Yet another feature of the gas sampling system 10 that enables both continuous emissions monitoring and process control monitoring is the ability to monitor the flow rate of the gas sample through the sensor array 38. This feature allows the gas monitoring system 12 to make the appropriate changes in the processing of the gas measurement data delivered to the control unit 18 in order to compensate for changes in the flow rate through the sensor array 38. Specifically, a pressure sensor 74 takes measurements upstream of the critical orifices 52 on line 68 and a second pressure sensor 76 takes measurements downstream of the critical orifices 52 on line 40. Preferably, pressure sensors 74, 76 are electronic pressure transducers which output a voltage proportional to the pressure in the respective lines, as are commercially available and well known in the industry. The output voltages of pressure sensors 74, 76 are then sent to the control unit 18 for processing with the measurement dam from sensors 44, 46, and 48. Further, if the gas sample flow is impeded (e.g., from particulate settling on the sample probe) such that the flow through the orifices 52 is not critical, the associated change in the pressure drop across the sensor array 38 will be detected by pressure sensors 74, 76, causing a system fault alarm to occur.
Yet another feature of the present invention is the ability to remove particulate that settles and accumulates at the exterior of the sample probe. A blow-back system is provided to periodically clean the flow lines and probe with a blast of air. The blow back is performed by selectively energizing, and thereby opening, the normally closed solenoid valve 34 which allows the compressed drive air in line 28 to recirculate in an upstream direction through a blowback line 82, line 68, line 36, and sample line 22, as indicated by dashed line 84 in FIG. 2. The pressure of the drive air is substantially greater than that of the gas sample so that the drive air pushes back and purges the sample line 22 and probe of the exhaust gas sample with a burst of air that is sufficient to clear away most all residue particulate in the flow lines and on the probe.
To assist the operation of the NOx sensor 44, the gas sampling system 10 combines ammonia with the gas sample delivered to the sensor 44 in line 36. In order to operate the NOx sensor 44 of the preferred embodiment, a small amount of ammonia is introduced into the gas sample delivered to the NOx sensor 44 to ensure the reaction of the catalyst utilized with the NOx sensor 44, as discussed in detail in U.S. Pat. No. 5,314,828, entitled "NOx Sensor and Process for Detecting NOx," and issued on May 24, 1995, the disclosure of which is incorporated herein by reference as if set forth in full. Accordingly, the present invention provides anhydrous ammonia over line 86 which combines with the gas sample in line 36 at NOx sensor 44. A solenoid valve 88 on line 86 selectively opens and closes the ammonia source and a flow restrictor 92 meters the amount of ammonia provided to the NOx sensor 44. Preferably, the anhydrous ammonia in line 86 has a flow rate of 0.001 liters per minute.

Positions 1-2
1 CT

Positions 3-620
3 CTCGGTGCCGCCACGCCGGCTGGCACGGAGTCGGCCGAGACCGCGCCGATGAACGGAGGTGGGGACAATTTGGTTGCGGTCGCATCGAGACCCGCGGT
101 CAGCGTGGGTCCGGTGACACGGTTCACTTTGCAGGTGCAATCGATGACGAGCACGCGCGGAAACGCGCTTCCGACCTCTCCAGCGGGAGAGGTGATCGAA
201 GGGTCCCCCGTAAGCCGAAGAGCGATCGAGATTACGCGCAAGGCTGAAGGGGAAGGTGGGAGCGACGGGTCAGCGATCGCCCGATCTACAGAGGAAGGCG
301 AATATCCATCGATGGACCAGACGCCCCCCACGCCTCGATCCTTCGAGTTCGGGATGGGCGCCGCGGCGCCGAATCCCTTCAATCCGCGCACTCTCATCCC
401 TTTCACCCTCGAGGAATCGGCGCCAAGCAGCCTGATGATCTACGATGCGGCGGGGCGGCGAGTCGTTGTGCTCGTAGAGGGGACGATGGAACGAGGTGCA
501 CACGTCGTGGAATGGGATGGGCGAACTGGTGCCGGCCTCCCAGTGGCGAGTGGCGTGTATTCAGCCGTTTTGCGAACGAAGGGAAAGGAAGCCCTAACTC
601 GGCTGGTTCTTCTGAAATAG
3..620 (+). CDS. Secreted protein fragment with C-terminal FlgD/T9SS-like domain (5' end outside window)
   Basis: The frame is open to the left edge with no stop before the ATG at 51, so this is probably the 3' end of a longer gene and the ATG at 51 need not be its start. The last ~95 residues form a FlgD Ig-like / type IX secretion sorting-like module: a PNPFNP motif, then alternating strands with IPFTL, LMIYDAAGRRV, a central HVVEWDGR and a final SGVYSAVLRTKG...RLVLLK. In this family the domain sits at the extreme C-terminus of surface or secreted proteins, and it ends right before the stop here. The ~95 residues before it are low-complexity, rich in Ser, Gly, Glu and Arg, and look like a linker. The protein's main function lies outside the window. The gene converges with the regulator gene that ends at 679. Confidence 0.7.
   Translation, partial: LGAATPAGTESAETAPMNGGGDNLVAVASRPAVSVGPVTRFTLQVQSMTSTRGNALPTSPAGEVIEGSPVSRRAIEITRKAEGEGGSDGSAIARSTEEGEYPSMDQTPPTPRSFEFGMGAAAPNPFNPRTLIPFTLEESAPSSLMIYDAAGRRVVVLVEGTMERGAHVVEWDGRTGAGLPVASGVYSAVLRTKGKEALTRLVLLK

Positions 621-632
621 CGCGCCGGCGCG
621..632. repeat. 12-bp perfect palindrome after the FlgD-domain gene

Further, as required for the operation of the catalytic heat-flux sensors 44, 46 of the preferred embodiment, a small amount of excess oxygen is blended with the gas sample delivered to each of sensors 44, 46. In addition, because some processes operate at stoichiometric or rich conditions, a small amount of excess oxygen, referred to hereinafter as makeup air, is blended with the gas sample delivered to sensors 44, 46 in order to ensure proper sensor operation under all conditions. The makeup air is provided to sensors 44, 46 over line 94 which branches into two lines that are respectively coupled to the flow streams of the sensors 44 and 46. A flow restrictor 96 is provided on each branch of line 94 in order to meter the amount of makeup air provided to the respective sensors 44, 46. Preferably, the makeup air in line 94 has a flow rate of 0.1 liters per minute. The makeup air should be instrument quality air since any residual hydrocarbons in the airstream may be an interferant to the NOx and CO measurement indicators.
In construction, the gas sampling system 10 preferable comprises a modular design, whereby each module is machined out of 300 series stainless steel and integrated into one structure to form the gas sampling system 10. The gas sampling system 10 preferably includes a sensor module, a calibration module, and a aspirator module. The sensor module includes all the wearable parts such as the sensors 44, 46, and 48, filter elements 54, and critical orifices 52 so that these parts can be easily repaired or replaced by removing a single module. The calibration module includes the calibration valve 58 and flow restrictor 72. Lastly, the aspirator module includes the primary and secondary aspirators 24, 26. An advantage of the modular design is the ability to control the temperature of the gas sampling system 10 via heating elements associated with the gas sampling system 10 and controlled by control unit 18. This is of particular concern when catalytic heat-flux sensors are utilized since they measure differential changes in temperature.